MIDGE Ure & Band Electronica finally play their postponed Voice & Visions Tour show at the Grand Opera House, York, on Sunday.
The York gig should have formed the tour’s opening night when first arranged for February to April 2022, but “ongoing uncertainty around Covid-19” led to Ure putting the itinerary on hold.
“The tour has been postponed twice and dates got moved around. Some we could do, some we couldn’t,” he says. “We did four dates in September and now we’re doing 30 shows in April and May.
“Tech-wise, I’ve moved a few things, but set-wise, no changes. Electronic noises, yes, but everything else is ‘direct injected’,” says Scotsman Midge, 69.
Ure & Band Electronica last played the Opera House on October 20 2019 on The 1980 Tour, when Ultravox’s 1980 album, Vienna, was performed in its entirety for the first time in four decades, complemented by highlights from Visage’s debut album, as Ure recalled the year when he co-wrote, recorded and produced the two future-sounding records.
Such was the “overwhelming response” to this retro excursion that Ure decided “the logical and emotional follow-up” was to reprise the nostalgia trip for the Voice & Visions Tour to mark the 40th anniversary of Ultravox albums Rage In Eden and Quartet, released in September 1981 and October 1982 respectively, backed up by landmark songs from Ure’s back catalogue.
“The 1980 Tour was all about celebrating the year of 1980, not just for me, doing the Vienna album and the first Visage album, and recalling all the new technology that went with that very exciting time and the response to that,” says Midge.
“We had people there who’d seen Ultravox, people who’d been too young, so to hear it being played in such an authentic way was mind-blowing. Requests came for us to do more of the albums.” Hence Midge is “delving back in time to revitalise two standout albums from my career”.
In the wake of the global success of Vienna, Ultravox headed back to Conny Plank’s Cologne studio to record their second album with Ure as frontman, Rage In Eden, a top five entry in autumn 1981, replete with the singles The Thin Wall and The Voice.
Quartet, their third studio set with Ure, arrived in quick succession with production by The Beatles’ producer, George Martin, no less. It became their third top ten album, boosted by four top 20 singles, Reap The Wild Wind, Hymn, Visions In Blue and We Came To Dance.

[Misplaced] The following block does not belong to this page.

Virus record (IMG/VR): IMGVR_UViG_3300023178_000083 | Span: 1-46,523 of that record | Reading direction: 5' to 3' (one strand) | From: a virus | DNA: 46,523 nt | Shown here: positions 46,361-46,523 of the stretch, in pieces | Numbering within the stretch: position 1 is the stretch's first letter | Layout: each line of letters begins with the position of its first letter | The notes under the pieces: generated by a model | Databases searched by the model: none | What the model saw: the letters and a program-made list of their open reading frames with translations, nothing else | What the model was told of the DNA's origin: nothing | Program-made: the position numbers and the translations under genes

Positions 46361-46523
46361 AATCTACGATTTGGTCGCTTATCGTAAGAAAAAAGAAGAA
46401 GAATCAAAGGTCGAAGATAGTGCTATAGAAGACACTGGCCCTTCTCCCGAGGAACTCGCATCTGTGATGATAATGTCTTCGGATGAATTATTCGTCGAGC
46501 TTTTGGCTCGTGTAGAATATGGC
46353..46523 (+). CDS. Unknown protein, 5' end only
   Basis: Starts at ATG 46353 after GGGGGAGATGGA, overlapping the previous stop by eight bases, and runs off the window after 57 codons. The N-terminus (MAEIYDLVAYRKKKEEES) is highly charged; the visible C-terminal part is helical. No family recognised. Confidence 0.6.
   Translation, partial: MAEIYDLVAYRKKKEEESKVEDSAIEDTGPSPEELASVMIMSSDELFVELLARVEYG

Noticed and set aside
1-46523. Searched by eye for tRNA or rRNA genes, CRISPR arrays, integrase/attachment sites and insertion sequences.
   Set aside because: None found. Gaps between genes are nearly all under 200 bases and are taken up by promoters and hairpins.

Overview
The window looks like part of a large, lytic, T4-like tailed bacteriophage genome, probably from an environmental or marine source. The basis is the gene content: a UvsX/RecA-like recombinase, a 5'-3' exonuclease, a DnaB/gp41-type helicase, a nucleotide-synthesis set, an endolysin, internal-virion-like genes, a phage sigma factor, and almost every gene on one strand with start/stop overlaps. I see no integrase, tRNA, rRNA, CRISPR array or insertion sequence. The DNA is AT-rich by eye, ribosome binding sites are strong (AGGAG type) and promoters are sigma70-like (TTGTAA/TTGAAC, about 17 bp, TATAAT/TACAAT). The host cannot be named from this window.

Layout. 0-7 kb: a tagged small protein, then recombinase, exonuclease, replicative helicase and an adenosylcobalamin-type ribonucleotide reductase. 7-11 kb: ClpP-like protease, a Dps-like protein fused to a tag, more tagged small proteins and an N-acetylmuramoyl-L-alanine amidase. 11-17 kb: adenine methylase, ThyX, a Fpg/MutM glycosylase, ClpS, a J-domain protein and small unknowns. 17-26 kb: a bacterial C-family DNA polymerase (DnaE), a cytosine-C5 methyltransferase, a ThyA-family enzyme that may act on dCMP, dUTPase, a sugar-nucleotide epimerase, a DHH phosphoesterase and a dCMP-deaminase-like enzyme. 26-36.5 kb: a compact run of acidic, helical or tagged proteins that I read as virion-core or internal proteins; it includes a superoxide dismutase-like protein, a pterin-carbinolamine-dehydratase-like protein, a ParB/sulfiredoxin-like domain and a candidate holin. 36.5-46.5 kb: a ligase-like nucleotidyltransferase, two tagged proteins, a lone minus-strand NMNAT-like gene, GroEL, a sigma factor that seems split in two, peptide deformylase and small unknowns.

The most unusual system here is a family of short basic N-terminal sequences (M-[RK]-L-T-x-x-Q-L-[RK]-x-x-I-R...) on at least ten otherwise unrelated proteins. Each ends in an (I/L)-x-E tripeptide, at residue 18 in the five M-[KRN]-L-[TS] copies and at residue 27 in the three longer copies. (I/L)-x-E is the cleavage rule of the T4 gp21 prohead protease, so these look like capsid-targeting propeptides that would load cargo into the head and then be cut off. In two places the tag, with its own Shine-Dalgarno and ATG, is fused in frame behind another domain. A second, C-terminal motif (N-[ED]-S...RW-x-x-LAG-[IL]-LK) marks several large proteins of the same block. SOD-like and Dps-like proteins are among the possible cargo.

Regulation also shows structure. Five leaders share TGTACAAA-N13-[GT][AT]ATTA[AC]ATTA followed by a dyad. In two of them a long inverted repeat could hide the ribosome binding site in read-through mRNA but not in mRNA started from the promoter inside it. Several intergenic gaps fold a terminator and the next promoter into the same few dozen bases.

Why work with George Martin after the experimentalism of Kraftwerk producer Plank? “Ultravox would not listen to anyone. We were very dogmatic in what we wanted to achieve, so the idea of someone saying ‘you need to edit that’, ‘stop doing that’ was alien to us, but everyone respected George,” says Midge, recalling their headmaster/pupil relationship.
“He was a more traditional producer, but he still had tricks up his sleeve, like having the guitars playing backwards. I loved working with George and I don’t know many that didn’t.
“Here’s an example: we were in the studio at Montserrat, spending a lot of time in front of the mixing desk while he worked on the faders, when he pointed to his eyes one day and said, ‘music doesn’t come from here, it comes from here’, pointing to his heart.”
Jumping between guitar and keyboards, vocalist Midge is touring with Russell Field, his regular drummer for 25 years, and India Electric Co members Joseph O’Keefe and Cole Stacey, who handle bass, keys and violin duties. “They’ll be doing their own 45-minute set prior to getting the chance to do their homework with me,” he says.
“Back in the 1980s, when Ultravox first called it a day, by then we were touring with 23 synthesisers because that’s what we needed to do to generate that sound. Now it can be done with fewer instruments.”
In a show focused on electronics, experimentation and synthesisers, lighting will be important too. “Technology in lighting is changing just as rapidly as in music. We’ve gone for lighting that does a variety of things: changing from stroboscopic to wide beams to narrow beams, using different colours, to enhance the feeling of a song, like a good video could do,” says Midge.
“So, when the song is moody and atmospheric, I want the lighting to be moody and atmospheric too, rather than using graphics, where people at the back end up just looking at them.
“I was lucky enough when I was a young lad to see David Bowie perform on the Ziggy Stardust tour at the Glasgow Apollo, and I remember when they played Space Oddity that they put a spotlight on the mirror ball. The implicity of that has stuck with me. Something simple yet so effective.”
More than 40 years on from synthesisers making such an impact in the electronic music of Ultravox, Midge says: “The synthesiser can sound and calculated, and is very effective when used in that way, but it can also be absolutely heart-rending and very emotional in its impact.”
Midge Ure & Band Electronica, The Voice And Visions Tour, Grand Opera House, York, Sunday (30/4/2023), 7.30pm; St George’s Hall, Bradford, May 11, 8pm; Bonus Arena, Hull, May 12, 8pm. Box office: York, atgtickets.com/york; Bradford, bradford-theatres.co.uk; Hull, bonusarenahull.com.
Midge Ure also plays Let’s Rock Leeds, Temple Newsam, Leeds, headlined by Soft Cell and OMD, June 17. Box office: letsrockleeds.com (general admission sold out already).
Did you know?
MIDGE Ure & Band Electronica first played the Grand Opera House, York, in November 2017 when headlining a 1980s’ triple bill with The Christians and Altered Images.
Copyright of The Press, York